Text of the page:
Kevin McStay: Another black day for the game
Perhaps these games are best witnessed live and dangerous in the grounds because for sure, the television experience left a sour enough taste.
Of course the weather did not help – Donegal played Tyrone in miserable conditions. But that in itself was simply no excuse for the carry-on of players, team officials and no doubt the supporters who got stuck in too.
We’ll start with the black card – I did say last week this will be the big controversy of the 2015 championship and the reason I went for this area is because of a long experience of referees failing/unwilling to implement rules they themselves don’t see as reasonable.
They appoint themselves judge and jury and go about their business as they please.
In an effort to educate supporters on the detail surrounding the issuing of black cards, the GAA wisely invested in a rules education drive last year. Many of our match day programmes have included a single page explanation of the five different scenarios which lead to the referee flashing the card and ordering your removal (and usually a replacement, but not always) from the field.
In a further effort to enlighten the masses HQ produced user friendly colour illustrations of the actual infractions. To recap, in short, the five Cynical Behaviour Fouls (Black Card) are:
Deliberate body collide
Deliberate pull down
Verbal abuse to an opponent or teammate
Remonstrate with a match official
Recently, the 2015 Sunday Game team of presenters and pundits attended a rules briefing in Croke Park delivered by Head of National Referees, Pat Doherty.
It was informative and beneficial and well presented. We even had an interactive session when Pat played some clips of various fouls in hurling and football, and with the help of an issued ‘remote control’ we were asked to adjudicate and select our preferred option (according to rule of course!) from a menu of answers. That’s when the fun started!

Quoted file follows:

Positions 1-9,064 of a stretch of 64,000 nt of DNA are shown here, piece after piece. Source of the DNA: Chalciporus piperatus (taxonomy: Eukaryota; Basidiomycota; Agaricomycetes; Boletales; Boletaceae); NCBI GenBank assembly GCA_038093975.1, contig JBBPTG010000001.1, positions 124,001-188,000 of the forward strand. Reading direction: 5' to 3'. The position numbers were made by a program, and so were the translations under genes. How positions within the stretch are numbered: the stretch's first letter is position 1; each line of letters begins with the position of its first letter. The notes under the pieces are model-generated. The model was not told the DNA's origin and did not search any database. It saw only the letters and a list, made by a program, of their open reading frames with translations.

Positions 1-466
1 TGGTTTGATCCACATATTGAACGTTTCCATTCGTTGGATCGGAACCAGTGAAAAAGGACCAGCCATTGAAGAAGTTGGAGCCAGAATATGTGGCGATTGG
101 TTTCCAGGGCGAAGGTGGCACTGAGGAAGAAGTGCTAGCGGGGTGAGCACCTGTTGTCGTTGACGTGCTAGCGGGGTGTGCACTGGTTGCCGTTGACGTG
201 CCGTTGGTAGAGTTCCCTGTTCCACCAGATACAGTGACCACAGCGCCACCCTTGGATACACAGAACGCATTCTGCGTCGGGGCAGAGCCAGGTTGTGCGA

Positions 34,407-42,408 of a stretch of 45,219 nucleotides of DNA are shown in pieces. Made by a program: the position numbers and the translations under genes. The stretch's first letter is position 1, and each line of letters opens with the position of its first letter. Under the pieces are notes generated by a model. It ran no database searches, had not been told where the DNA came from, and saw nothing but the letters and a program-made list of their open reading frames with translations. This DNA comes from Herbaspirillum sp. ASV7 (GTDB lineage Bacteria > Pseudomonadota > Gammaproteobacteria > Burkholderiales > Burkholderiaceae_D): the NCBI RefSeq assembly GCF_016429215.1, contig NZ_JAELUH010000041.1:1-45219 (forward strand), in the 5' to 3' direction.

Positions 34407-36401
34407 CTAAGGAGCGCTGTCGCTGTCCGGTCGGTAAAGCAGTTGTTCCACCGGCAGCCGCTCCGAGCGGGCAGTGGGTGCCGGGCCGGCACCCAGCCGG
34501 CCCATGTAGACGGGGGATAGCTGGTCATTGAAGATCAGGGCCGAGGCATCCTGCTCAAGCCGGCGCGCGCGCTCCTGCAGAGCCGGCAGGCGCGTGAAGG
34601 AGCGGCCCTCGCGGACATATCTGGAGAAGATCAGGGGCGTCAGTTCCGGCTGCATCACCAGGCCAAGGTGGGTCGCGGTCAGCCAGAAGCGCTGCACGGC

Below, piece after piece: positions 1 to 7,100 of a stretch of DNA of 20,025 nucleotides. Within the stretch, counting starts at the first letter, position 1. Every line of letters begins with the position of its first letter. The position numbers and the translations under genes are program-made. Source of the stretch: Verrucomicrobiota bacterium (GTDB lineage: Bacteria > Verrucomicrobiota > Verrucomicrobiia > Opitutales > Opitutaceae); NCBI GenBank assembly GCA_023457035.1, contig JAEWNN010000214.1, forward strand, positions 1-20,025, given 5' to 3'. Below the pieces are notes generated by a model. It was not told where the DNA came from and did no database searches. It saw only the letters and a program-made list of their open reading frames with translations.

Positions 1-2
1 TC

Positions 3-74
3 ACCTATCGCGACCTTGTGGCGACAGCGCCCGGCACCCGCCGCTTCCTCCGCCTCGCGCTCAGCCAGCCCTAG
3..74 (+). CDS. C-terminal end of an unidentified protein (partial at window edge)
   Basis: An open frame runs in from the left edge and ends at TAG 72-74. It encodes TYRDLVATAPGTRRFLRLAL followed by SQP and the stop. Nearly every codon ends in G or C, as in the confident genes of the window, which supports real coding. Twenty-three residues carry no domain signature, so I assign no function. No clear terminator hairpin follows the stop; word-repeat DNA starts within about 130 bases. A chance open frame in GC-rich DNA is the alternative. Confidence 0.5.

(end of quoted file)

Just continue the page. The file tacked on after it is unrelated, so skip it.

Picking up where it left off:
After the first two questions, it was obvious football people viewed hurling fouls much differently to hurling people and vice versa. We got an immediate sense of the difficulties facing referees. There was a Q and A throughout and I got the opportunity to ask if the GAA was planning any crackdown on ‘sledging’, one of the most cynical and obnoxious aspects of the modern game.
To my surprise the referee’s supremo had to inform me that his referees did not come across much of this most unwelcome development in the game. I did not realise they wore ear muffs while refereeing or had such poor eyesight they could not see players often race over to opponents to sledge them following a wide or basic error. Well, the opening match of this year’s Ulster championship fairly underlined that this dark art is very much alive and well.
Donegal's Mark McHugh was a very high profile and obvious example of this behaviour in the second half and to see a young footballer, reared to know better than this, resort to sledging in an almost manic fashion was so disappointing. He should have been shown an immediate black card.
It boils down to this basic fact, despite the protestations and nonsense we heard from both camps afterwards: neither management, players nor supporters have much, if any, respect for each other and will resort to whatever is needed to win the day. What a pity it has come to this.